A Delaware bankruptcy court has joined what appears to be a recent trend toward invalidating limited liability company operating agreement provisions that effectively afford lenders veto power over the LLC’s authority to file for bankruptcy protection; the court found one such provision void as contrary to federal public policy. In re Intervention Energy Holdings, LLC, et al., Case No. 16-11247 (KJC) (D.I. 69), 2016 W.L. ___________ (Bankr. D. Del. June 3, 2016).
The debtor in the case, Intervention Energy Holdings, LLC, a Delaware limited liability company, filed a voluntary Chapter 11 bankruptcy petition in May 2016. Just days later, the debtor’s senior secured lender, an institutional investor focusing its investments in global energy projects and companies, filed a motion to dismiss the case as an unauthorized filing. Approximately six months before the bankruptcy filing, the debtor defaulted on the loan and, in connection with a forbearance agreement negotiated between the parties, the debtor issued the lender a single common equity unit in the debtor and adopted an amended LLC operating agreement that required the unanimous consent of every holder of common units as a prerequisite to any voluntary bankruptcy filing. Based on the amended LLC agreement and its status as a holder of a common unit, the lender sought dismissal of the bankruptcy case as unauthorized under the applicable governing documents.
Delaware Bankruptcy Judge Kevin J. Carey denied the lender’s motion to dismiss, finding the unanimous consent provision of the operating agreement to be equivalent to an unenforceable contractual waiver by the debtor of the right to file for bankruptcy.
Although the lender argued that, under Delaware statute, limited liability companies may choose to abrogate fiduciary responsibilities, the court declined to address state law issues that might well be questions of first impression.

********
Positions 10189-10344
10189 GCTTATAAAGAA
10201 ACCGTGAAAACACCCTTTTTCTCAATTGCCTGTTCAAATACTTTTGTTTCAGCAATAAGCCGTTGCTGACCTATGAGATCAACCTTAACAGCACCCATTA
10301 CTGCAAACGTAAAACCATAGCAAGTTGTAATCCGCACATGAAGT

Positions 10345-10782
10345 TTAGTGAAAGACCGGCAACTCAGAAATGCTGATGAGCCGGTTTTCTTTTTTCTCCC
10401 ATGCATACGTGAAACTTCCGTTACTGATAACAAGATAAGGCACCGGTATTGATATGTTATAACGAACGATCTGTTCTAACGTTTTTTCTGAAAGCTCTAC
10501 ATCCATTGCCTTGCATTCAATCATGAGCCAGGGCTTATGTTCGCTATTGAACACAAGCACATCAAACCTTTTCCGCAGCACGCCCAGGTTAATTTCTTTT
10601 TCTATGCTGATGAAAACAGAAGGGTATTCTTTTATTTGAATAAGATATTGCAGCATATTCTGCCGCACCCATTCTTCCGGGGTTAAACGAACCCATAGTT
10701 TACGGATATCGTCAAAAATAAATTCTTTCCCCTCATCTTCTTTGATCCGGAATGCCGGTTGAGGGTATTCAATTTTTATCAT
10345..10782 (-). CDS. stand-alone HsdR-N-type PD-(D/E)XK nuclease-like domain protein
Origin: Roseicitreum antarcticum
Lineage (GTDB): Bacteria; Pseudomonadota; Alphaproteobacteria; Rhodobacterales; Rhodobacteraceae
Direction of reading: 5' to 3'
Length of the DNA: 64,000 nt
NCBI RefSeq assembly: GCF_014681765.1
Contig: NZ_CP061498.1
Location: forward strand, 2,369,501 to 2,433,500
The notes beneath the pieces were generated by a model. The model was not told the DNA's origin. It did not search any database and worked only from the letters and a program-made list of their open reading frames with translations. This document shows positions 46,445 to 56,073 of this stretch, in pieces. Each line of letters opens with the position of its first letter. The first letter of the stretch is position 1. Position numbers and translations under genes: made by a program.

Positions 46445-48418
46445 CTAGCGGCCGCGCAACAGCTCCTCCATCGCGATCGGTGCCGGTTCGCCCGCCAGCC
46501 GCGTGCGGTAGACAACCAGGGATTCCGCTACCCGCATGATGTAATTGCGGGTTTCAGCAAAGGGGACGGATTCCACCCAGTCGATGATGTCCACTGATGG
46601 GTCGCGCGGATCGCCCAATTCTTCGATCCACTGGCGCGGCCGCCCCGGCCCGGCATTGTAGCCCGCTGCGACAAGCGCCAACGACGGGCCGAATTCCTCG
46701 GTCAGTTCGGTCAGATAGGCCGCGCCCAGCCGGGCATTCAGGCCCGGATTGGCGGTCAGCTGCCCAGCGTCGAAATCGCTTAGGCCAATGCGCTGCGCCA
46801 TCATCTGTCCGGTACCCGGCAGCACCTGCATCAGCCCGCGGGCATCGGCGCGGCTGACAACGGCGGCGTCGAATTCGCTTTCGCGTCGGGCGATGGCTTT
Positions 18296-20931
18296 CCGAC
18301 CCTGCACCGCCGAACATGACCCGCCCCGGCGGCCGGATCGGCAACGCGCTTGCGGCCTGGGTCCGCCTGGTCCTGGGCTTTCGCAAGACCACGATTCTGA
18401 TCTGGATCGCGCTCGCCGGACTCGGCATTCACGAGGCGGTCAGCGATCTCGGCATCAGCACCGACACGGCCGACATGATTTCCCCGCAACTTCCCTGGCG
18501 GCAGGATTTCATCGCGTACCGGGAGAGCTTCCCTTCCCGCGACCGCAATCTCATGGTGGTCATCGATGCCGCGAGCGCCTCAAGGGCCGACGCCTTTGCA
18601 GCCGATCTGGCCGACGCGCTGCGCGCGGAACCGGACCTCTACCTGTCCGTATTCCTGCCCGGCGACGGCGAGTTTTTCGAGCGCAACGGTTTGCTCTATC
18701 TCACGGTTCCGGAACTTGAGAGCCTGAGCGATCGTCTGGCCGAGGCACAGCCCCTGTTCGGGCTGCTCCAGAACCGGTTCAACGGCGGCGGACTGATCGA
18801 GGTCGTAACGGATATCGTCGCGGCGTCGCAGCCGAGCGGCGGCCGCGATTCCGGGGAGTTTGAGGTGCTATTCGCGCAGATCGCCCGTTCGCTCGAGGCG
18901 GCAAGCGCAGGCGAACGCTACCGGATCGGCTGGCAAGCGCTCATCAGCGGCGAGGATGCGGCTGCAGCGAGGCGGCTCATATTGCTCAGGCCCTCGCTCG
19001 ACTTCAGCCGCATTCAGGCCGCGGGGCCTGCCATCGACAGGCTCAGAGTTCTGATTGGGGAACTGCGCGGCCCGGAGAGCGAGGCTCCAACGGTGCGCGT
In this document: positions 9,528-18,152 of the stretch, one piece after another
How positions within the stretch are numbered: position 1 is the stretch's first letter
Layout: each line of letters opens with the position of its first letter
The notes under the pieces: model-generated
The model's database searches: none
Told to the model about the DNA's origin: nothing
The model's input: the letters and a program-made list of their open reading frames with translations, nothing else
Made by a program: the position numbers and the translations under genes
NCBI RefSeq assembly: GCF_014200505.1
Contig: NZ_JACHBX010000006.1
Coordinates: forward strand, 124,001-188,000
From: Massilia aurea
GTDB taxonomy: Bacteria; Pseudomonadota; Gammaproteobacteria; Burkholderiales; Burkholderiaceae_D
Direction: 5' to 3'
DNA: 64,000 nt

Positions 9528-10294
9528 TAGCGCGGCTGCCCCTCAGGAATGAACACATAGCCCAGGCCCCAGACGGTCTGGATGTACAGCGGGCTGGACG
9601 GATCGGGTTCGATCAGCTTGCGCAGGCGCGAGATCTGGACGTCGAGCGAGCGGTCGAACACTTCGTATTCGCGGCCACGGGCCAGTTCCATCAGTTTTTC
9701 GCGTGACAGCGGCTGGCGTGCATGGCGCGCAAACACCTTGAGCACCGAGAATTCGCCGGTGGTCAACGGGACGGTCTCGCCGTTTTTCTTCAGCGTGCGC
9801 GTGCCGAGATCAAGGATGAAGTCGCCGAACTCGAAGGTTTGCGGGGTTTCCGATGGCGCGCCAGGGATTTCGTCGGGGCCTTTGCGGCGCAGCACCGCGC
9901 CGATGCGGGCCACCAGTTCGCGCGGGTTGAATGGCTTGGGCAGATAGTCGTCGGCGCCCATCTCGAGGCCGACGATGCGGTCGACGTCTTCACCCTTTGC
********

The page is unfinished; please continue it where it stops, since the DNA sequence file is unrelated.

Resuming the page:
Instead, the court focused on federal public policy in favor of assuring persons the right to seek “federal bankruptcy relief as authorized by the Constitution and enacted by Congress.” Relying upon, among other things, a recent bankruptcy court decision out of the Northern District of Illinois −In re Lake Michigan Beach Pottawattamie Resort LLC, 547 B.R. 899 (Bankr. N.D. Ill. 2016) − Judge Carey held in In re Intervention Energy Holdings that the same rule against waiver of access to bankruptcy relief applies to corporations or business entities, including LLCs.
It is important to note that Judge Carey’s decision turned, in part, upon his conclusion that the relationship between the objecting unit holder/ lender and the debtor was primarily that of debtor and creditor and that the lender had disavowed fiduciary obligations to the debtor. Judge Carey held, in relevant part:
A provision in a limited liability company governance document obtained by contract, the sole purpose and effect of which is to place into the hands of a single, minority equity holder the ultimate authority to eviscerate the right of that entity to seek federal bankruptcy relief, and the nature and substance of whose primary relationship with the debtor is that of creditor – not equity holder – and which owes no duty to anyone but itself in connection with an LLC’s decision to seek federal bankruptcy relief, is tantamount to an absolute waiver of that right, and, even if arguably permitted by state law, is void as contrary to federal public policy.
The decision reflects an apparently growing trend among bankruptcy courts to prevent lenders from enforcing operating agreement provisions that afford the lender veto power over the borrower’s ability to file for bankruptcy protection, while insulating the lender from any concomitant fiduciary responsibility to the borrower. Lenders should be aware that such provisions may be deemed a contractual and unenforceable waiver of the borrower’s right to seek bankruptcy protection. Only time will tell whether this court’s view will be applied to other business enterprises and whether careful drafting will alter the results.